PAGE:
The Risks for Thailand’s Progressive Turn

By Aim Sinpeng, a Senior Lecturer in Comparative Politics in the Department of Government and International Relations

The outcome of Thailand’s May 14 national elections risks setting the scene for a period of more radical and contentious politics rather than an era of reformist democratic government, writes Aim Sinpeng.

Amid the euphoria of an election win by pro-democratic opposition parties in Thailand on May 14, it needs to be noted that not all Thais want progressive political change. More than seven million party-list votes went to Thailand’s ruling conservative and authoritarian successor parties, such as the United Thai Nation, Palang Pracharath, Bhum Jai Thai, and Democrat.

While they represent wide ranging political interests from ultraconservatives to pro-marijuana activists, their support base shares a vision of a nationalistic Thailand that preserves the prominence of the military and monarchical institutions. As current Prime Minister and United Thai Nation chief, Prayuth Chan o-cha, has vowed: “If you’re 100 percent Thai, you must respect the nation, the religion and the monarchy.” The enemy of the Thai state thus remains those who disrespect the three institutions.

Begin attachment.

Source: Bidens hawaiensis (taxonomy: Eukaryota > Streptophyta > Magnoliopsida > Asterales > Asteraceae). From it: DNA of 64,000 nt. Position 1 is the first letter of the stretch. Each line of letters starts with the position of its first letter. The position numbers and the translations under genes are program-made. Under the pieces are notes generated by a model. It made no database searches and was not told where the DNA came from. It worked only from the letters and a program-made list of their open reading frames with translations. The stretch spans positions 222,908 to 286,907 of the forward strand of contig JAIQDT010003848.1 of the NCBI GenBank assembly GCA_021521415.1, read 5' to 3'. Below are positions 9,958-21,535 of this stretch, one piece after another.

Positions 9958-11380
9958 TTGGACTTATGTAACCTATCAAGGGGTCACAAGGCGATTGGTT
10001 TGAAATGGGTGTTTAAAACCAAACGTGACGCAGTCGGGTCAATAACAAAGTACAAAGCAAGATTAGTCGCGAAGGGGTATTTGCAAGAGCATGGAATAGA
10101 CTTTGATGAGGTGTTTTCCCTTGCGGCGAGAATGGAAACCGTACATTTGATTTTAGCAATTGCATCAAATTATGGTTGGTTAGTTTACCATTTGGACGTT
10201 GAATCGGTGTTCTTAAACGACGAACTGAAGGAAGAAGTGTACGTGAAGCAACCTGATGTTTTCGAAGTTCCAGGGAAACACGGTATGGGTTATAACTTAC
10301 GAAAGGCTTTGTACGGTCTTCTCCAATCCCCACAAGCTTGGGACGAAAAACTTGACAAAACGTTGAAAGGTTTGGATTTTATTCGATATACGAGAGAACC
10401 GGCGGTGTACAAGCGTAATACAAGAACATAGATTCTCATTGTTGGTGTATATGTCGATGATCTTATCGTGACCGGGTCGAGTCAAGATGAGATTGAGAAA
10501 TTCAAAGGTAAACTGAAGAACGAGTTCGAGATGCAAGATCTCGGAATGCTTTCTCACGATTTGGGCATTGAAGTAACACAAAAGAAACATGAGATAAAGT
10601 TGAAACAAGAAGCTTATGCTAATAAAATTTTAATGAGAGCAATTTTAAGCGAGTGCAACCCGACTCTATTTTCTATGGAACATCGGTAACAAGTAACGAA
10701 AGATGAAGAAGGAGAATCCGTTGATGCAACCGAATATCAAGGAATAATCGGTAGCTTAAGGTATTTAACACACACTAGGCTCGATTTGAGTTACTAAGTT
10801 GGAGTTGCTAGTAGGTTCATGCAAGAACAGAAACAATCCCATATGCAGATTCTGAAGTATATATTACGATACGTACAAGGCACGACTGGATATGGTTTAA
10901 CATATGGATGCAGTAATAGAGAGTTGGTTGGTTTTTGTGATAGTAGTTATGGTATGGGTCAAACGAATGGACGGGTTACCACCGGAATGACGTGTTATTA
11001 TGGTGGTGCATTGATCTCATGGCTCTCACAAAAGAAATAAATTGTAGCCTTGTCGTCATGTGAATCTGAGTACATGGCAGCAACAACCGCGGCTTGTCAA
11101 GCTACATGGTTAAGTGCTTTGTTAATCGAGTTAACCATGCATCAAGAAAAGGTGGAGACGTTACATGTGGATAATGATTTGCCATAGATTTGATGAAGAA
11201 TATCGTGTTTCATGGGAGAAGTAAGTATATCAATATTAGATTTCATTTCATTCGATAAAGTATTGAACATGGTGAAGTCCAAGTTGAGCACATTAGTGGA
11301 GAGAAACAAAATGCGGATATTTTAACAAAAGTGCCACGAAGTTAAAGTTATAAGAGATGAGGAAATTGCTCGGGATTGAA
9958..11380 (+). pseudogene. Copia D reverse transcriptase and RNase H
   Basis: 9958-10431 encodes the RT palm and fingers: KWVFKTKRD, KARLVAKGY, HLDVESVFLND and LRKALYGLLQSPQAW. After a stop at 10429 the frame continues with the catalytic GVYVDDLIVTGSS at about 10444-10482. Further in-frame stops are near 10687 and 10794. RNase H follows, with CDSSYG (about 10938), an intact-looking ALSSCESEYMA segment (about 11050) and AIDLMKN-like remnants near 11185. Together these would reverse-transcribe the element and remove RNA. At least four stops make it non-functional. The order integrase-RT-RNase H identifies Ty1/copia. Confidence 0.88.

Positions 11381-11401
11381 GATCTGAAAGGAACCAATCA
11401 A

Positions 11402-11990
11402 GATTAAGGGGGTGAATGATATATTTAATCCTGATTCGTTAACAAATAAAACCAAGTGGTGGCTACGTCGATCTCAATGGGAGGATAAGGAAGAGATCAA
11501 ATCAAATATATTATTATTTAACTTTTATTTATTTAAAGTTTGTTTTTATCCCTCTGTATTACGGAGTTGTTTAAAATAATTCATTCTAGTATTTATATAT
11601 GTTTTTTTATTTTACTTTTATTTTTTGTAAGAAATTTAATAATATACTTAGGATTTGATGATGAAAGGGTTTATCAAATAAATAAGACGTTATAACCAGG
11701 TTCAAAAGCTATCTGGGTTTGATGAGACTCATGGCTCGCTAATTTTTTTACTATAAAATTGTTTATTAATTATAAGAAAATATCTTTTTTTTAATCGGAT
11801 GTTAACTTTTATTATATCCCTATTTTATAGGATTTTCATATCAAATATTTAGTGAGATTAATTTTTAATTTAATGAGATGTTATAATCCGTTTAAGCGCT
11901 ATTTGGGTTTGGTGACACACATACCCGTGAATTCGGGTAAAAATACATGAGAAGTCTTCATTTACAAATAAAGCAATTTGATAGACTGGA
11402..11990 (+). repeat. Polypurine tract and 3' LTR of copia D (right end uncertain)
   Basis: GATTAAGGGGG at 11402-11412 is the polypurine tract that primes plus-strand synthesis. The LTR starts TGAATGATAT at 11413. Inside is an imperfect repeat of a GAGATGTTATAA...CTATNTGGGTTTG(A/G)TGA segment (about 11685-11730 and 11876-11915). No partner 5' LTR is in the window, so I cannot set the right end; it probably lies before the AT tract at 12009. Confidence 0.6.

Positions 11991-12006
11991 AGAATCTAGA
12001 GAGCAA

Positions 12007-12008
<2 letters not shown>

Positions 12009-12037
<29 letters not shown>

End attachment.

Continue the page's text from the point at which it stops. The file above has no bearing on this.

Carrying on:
In an election framed as a contest between progressive democrats versus conservative autocrats, the victory of the progressives was overwhelming. Move Forward Party (MFP), the most progressive and radical party, won 151 seats, followed by Pheu Thai with 141 seats. Other opposition allies – Prachachart, Thai Sang Thai, Seri Ruam Thai, FAIR, Palang Sangkhom Mai Party and Pheu Thai Ruam Phalang – had combined seats of 21. An MoU signed by these parties on the 9th anniversary of the 2014 coup set the terms for an MFP-led governing coalition of 313 seats in the 500-seat lower house.

Although the pro-military conservative establishment suffered a crushing defeat, and Move Forward triumphed in the elections, the extent of conservative sentiment cannot be discounted. Many Thais are not ready for this progressive turn.